2-I just finished the book Empire, by Orson Scott Card. It's set in the modern day and is about a civil war that starts in America between the Liberal Left and the Conservative Right. I REALLY liked this book, not so much for it's story, but for it's point. You have to swallow a few big pills to accept the story. Nevertheless, I especially liked the last chapter where the author gives a postlogue about how the country is so polarized between the right and the left. Each side has a set of beliefs and if you espouse one you have to hold religiously to them all. He hates that and that is the main bone that I have to pick with politics today. I hate dealing with hard core Republicans and hard core Democrats. Why can't I be pro-environment yet anti-abortion, or pro-gun but anti-fully automatics, pro-evolution but pro-religion? If people ask me my political stance I say "Moral Conservative." I'm even semi-pro choice (FYI, just like the church I might add, but that statement is surprising to many people). Furthermore, why can't we discuss things we disagree about without hating each other?


Holman House said...

I too really liked that post you did. It brings to mind something a friend of mine said the other day:"The Catholic church has a pope that is infallible, but no one believes it. The LDS church has a prophet that is fallible, and no one believes it." Makes me smile.

I like your example of Lehi and ensuing actions of Nephi.

Here are a couple of other incidences I wanted to share of possible mistakes or examples of human error from the scriptures.

- Jonah. We are all familiar with this story
-Nephi. I'm not sure I really understand what his "sins" were, but several times he calls himself down for sin.
-Jarom. This is just an idea, but I think he displays a human tendency that may be a weakness. He writes at the beginning of his account that he is only going to do genealogy on the plates, and not write prophesying or revelations. Why? Because the plates are small. Why doesn't he just make more? Not exactly sure, but I wonder if it's because he has these plates that Nephi made by his own hand, and they are sacred, and he places perhaps too much value on them because Nephi made them. He could add more, and it seems he had things he could write, but the emphasis is on previous prophets and what they created. What if this is like us placing too much value on things like the handbook, and overlooking the sacred value of what is ON the plates (bofm).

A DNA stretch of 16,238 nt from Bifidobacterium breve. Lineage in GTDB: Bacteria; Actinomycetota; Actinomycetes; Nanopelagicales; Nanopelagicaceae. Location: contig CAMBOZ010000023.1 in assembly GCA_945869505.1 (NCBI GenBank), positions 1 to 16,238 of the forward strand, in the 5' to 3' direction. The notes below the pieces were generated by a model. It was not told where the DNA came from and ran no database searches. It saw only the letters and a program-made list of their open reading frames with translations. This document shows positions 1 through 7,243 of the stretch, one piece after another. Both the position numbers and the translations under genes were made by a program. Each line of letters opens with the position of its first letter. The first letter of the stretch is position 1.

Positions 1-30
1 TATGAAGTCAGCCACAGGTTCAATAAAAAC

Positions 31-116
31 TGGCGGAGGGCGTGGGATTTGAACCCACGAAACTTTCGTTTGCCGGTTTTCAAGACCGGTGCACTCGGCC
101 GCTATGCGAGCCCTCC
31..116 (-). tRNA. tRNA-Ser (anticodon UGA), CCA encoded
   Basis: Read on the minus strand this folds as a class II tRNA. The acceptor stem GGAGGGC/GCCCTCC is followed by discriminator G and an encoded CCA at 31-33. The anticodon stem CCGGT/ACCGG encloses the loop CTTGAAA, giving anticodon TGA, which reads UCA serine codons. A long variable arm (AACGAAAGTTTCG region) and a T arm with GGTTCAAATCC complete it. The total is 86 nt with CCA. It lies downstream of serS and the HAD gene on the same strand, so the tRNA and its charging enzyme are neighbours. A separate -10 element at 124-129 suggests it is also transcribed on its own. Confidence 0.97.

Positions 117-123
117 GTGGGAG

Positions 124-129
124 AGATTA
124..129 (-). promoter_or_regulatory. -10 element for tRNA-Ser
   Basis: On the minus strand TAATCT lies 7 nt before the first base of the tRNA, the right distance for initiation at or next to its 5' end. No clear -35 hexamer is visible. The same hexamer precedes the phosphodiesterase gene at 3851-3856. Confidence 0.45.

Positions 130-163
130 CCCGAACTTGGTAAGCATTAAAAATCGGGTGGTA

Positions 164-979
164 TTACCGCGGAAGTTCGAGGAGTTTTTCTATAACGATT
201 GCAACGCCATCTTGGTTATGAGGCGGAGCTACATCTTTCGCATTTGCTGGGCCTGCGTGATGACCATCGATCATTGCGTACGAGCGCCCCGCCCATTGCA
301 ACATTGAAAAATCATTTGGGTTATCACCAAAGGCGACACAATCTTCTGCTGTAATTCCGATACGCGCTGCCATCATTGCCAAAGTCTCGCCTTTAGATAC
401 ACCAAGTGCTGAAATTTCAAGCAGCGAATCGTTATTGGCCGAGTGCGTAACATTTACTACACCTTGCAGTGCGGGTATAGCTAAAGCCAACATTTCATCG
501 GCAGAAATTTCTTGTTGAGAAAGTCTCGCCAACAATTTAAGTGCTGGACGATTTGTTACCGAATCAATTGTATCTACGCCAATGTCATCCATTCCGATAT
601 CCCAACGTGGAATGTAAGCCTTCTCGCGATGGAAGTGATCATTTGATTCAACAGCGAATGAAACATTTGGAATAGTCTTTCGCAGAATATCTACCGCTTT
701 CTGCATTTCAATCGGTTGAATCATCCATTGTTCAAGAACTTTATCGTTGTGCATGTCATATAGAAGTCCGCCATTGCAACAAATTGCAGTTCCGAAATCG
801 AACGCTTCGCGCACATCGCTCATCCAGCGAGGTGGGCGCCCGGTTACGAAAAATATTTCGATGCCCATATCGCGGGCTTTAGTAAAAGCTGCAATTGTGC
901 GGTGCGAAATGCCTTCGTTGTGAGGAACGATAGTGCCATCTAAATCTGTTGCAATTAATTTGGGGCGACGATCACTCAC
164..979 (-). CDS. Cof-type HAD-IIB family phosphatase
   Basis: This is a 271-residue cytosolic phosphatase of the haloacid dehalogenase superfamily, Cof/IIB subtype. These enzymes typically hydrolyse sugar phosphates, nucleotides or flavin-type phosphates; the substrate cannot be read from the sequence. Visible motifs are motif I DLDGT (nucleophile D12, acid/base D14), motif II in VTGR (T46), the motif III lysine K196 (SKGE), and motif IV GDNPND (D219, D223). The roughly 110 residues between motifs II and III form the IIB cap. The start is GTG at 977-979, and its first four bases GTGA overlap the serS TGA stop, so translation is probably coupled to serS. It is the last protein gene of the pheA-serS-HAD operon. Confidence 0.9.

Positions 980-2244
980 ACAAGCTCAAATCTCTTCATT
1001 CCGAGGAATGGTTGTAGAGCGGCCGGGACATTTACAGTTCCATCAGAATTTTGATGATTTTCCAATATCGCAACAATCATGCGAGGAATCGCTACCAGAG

Alma-see Alma 29. He tells us he is a sinner. He desires to "be an angel" and "cry repentance unto every people". Now isn't this a righteous desire? in vs. 4 he states that God grants unto men "according to their desire", so why does he sin in this? He has had a decree from God, which is a foreordained purpose, so he knows the will of the Lord for him, and yet he desires something else. He had an amazing experience when he was converted, I wonder if he wants to deliver such experiences to other people. In vs.9 he tells us the will of the Lord for him, and he recognizes that following that fills his soul with joy. Desiring more than this is sin, he tells us.
-Ether. See chapter 2. in vs. 14 the Lord rebuked the brother of Jared for three hours because he "remembered not to call upon the name of the Lord".

Just some ramblings. I've been thinking lately about prophets and infallibility too. Growing up I thought that the prophets in the BofM were perfect. They were probably like our prophets today, men called to be prophets.

Anonymous said...